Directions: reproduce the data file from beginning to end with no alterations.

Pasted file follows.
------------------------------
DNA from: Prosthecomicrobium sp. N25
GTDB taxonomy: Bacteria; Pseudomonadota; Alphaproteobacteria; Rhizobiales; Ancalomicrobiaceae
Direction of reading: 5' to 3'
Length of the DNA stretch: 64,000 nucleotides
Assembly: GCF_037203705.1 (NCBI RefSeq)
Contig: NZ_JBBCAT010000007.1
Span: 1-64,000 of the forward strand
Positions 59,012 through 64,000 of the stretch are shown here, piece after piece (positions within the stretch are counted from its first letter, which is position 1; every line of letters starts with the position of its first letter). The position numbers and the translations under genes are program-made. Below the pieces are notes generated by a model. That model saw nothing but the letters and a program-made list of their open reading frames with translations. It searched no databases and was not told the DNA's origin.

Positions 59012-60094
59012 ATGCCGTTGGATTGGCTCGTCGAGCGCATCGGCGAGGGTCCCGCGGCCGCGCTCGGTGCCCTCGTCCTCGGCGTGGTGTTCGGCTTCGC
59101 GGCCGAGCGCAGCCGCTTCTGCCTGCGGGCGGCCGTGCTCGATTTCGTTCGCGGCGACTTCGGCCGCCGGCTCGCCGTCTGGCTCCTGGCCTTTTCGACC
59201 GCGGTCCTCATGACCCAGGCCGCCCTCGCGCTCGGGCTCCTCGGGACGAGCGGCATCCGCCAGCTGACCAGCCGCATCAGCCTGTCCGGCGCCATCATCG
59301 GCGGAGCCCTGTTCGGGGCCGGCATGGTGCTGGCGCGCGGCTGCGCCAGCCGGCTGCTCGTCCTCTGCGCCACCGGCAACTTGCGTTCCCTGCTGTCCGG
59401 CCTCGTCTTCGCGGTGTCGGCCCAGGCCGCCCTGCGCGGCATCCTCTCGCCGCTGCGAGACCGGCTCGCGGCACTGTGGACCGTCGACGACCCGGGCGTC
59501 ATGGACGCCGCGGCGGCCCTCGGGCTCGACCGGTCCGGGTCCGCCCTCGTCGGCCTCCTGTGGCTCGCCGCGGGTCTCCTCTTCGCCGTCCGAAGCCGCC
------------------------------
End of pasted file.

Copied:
DNA from: Prosthecomicrobium sp. N25
GTDB taxonomy: Bacteria; Pseudomonadota; Alphaproteobacteria; Rhizobiales; Ancalomicrobiaceae
Direction of reading: 5' to 3'
Length of the DNA stretch: 64,000 nucleotides
Assembly: GCF_037203705.1 (NCBI RefSeq)
Contig: NZ_JBBCAT010000007.1
Span: 1-64,000 of the forward strand
Positions 59,012 through 64,000 of the stretch are shown here, piece after piece (positions within the stretch are counted from its first letter, which is position 1; every line of letters starts with the position of its first letter). The position numbers and the translations under genes are program-made. Below the pieces are notes generated by a model. That model saw nothing but the letters and a program-made list of their open reading frames with translations. It searched no databases and was not told the DNA's origin.

Positions 59012-60094
59012 ATGCCGTTGGATTGGCTCGTCGAGCGCATCGGCGAGGGTCCCGCGGCCGCGCTCGGTGCCCTCGTCCTCGGCGTGGTGTTCGGCTTCGC
59101 GGCCGAGCGCAGCCGCTTCTGCCTGCGGGCGGCCGTGCTCGATTTCGTTCGCGGCGACTTCGGCCGCCGGCTCGCCGTCTGGCTCCTGGCCTTTTCGACC
59201 GCGGTCCTCATGACCCAGGCCGCCCTCGCGCTCGGGCTCCTCGGGACGAGCGGCATCCGCCAGCTGACCAGCCGCATCAGCCTGTCCGGCGCCATCATCG
59301 GCGGAGCCCTGTTCGGGGCCGGCATGGTGCTGGCGCGCGGCTGCGCCAGCCGGCTGCTCGTCCTCTGCGCCACCGGCAACTTGCGTTCCCTGCTGTCCGG
59401 CCTCGTCTTCGCGGTGTCGGCCCAGGCCGCCCTGCGCGGCATCCTCTCGCCGCTGCGAGACCGGCTCGCGGCACTGTGGACCGTCGACGACCCGGGCGTC
59501 ATGGACGCCGCGGCGGCCCTCGGGCTCGACCGGTCCGGGTCCGCCCTCGTCGGCCTCCTGTGGCTCGCCGCGGGTCTCCTCTTCGCCGTCCGAAGCCGCC